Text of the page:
Some argue that software restrictions on consoles have less of an impact because the hardware is designed only for playing games. As Epic puts it in its own FAQ, “mobile devices are essential computing devices on which we conduct our social and professional lives and engage in commerce and entertainment.” That FAQ only compares the mobile market to “other common computing platforms, including the web, Windows, and Mac.” Consoles don’t fit that same “general purpose” framework, it seems.
But that’s an increasingly outdated view of what consoles can do. The Xbox One, to name just one example, includes a wide selection of non-game apps for features such as video on demand, music streaming, VoIP, email, and more. That may not place it on the same level of software selection as a smartphone, but it does bring it closer and closer to the “general purpose computer”.
Some might point to the very different nature of the revenue model for the different ecosystems. While Apple makes a significant profit on every iPhone sale, console makers routinely sell their hardware at a loss or next to no profit in order to increase the user base for future software licenses and sales.
That could help explain why console makers feel the need to guard their 30 percent off software sales and microtransactions. But it doesn’t really explain why a company like Epic would be okay with paying that fee to Sony, but not Apple.
[Update: Epic’s Tim Sweeney did indeed gesture a bit toward this explanation in 2018, telling GamesIndustry.biz that “there’s a rationale for [the 30-percent fee] on console where there is massive investment in hardware, often sold below cost, and in marketing campaigns in broad collaboration with publishers. But on open platforms, 30 percent is disproportionate to the cost of the services these stores provide, such as payment processing, download bandwidth, and customer service.” Thanks to Christopher Dring for point this out†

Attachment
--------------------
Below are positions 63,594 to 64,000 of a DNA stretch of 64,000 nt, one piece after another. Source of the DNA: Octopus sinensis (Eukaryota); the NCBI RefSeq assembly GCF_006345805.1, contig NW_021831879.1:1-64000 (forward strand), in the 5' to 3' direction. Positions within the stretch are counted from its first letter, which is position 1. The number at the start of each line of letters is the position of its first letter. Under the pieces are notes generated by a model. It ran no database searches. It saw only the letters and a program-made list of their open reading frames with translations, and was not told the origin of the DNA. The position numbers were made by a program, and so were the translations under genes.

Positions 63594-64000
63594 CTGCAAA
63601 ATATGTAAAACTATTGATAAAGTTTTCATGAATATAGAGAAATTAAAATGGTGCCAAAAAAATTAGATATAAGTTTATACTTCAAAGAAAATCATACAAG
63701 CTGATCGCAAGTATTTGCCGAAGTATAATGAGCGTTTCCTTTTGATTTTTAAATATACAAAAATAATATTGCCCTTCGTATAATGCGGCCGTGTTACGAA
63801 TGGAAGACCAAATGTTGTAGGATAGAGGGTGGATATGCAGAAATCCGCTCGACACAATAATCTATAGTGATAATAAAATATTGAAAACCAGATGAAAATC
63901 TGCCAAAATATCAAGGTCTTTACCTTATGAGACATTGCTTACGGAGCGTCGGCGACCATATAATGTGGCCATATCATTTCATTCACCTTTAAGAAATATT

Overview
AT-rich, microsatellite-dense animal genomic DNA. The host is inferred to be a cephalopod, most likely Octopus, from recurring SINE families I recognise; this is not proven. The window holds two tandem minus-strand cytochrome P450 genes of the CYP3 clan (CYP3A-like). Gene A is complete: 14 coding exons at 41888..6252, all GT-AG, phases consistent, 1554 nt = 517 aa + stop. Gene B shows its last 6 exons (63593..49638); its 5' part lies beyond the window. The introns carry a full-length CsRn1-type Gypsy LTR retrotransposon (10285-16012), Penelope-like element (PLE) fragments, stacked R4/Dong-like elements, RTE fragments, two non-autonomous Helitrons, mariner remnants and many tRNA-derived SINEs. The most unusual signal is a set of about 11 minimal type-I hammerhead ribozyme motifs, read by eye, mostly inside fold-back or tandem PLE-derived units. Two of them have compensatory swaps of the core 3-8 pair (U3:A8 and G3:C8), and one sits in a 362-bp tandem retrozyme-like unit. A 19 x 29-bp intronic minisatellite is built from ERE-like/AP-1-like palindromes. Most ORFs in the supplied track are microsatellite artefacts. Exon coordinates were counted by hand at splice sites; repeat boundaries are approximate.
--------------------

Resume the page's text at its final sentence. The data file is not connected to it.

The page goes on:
Maybe Epic is just more concerned about the potential for lost revenue on consoles versus mobile platforms. A mid-2019 Newzoo study of three major battle royale games, including: Fortnite, found that 71 percent of players played primarily on consoles, compared to just 17 percent on PC and 12 percent on mobile. Being cut off from those console players in a heated public battle would be a much bigger blow to the game’s revenue stream.
“Epic Hearts Microsoft”
Or maybe Epic just has a better relationship with console makers than it does with cell phone manufacturers. Epic has long made console the main focus of its Unreal Engine development, in a way that was less true for mobile phones.
Sony recently invested $250 million in Epic and also featured Epic’s Unreal Engine 5 prominently in a recent major promotional demo for PlayStation 5. Even Nintendo, which has traditionally used its own technology for game development, has started using Unreal Engine for its own titles in recent years. In a way, Epic can’t attack these platform holders without attacking itself as well.
And while Epic and Microsoft were famous for the universal Windows platform on PCs, the two companies publicly buried the hatchet during the rollout of the HoloLens 2 platform last year. “Epic loves Microsoft,” Tim Sweeney said at the time. “Epic Hearts Microsoft.”
However, Apple and Epic are no strangers to the business world. epics Infinity Blade and Unreal Engine, for example, were featured in an iPhone keynote presentation in 2010, and the company unveiled a “Zen Garden” demo for iOS 8 at WWDC 2014. But while Unreal Engine is an important part of the console landscape today, the high- End 3D graphics that allow it are still more of a niche on mobile platforms, which often aren’t powerful enough for those kinds of games.
Perhaps the answer is that Apple, in particular, is a more mature target these days. Everyone from Microsoft and Google to email app makers to European regulators has been targeting the anti-competitive nature of the iOS marketplace in recent months. Perhaps Epic doesn’t want to be the only company to similarly take over the console triumvirate.
With Epic not responding to our requests for comment, we’re left guessing why consoles have been spared the company’s legal and PR wrath. But in the end it could just be a matter of timing. Perhaps Epic will focus on mobile marketplaces first, hoping to set a precedent that could also break the monopoly control console makers who own their own hardware.
Today, it’s hard to imagine a world where console makers can’t approve the software running on their systems. But if Epic is successful in its cell phone attacks, that could be where we’re headed.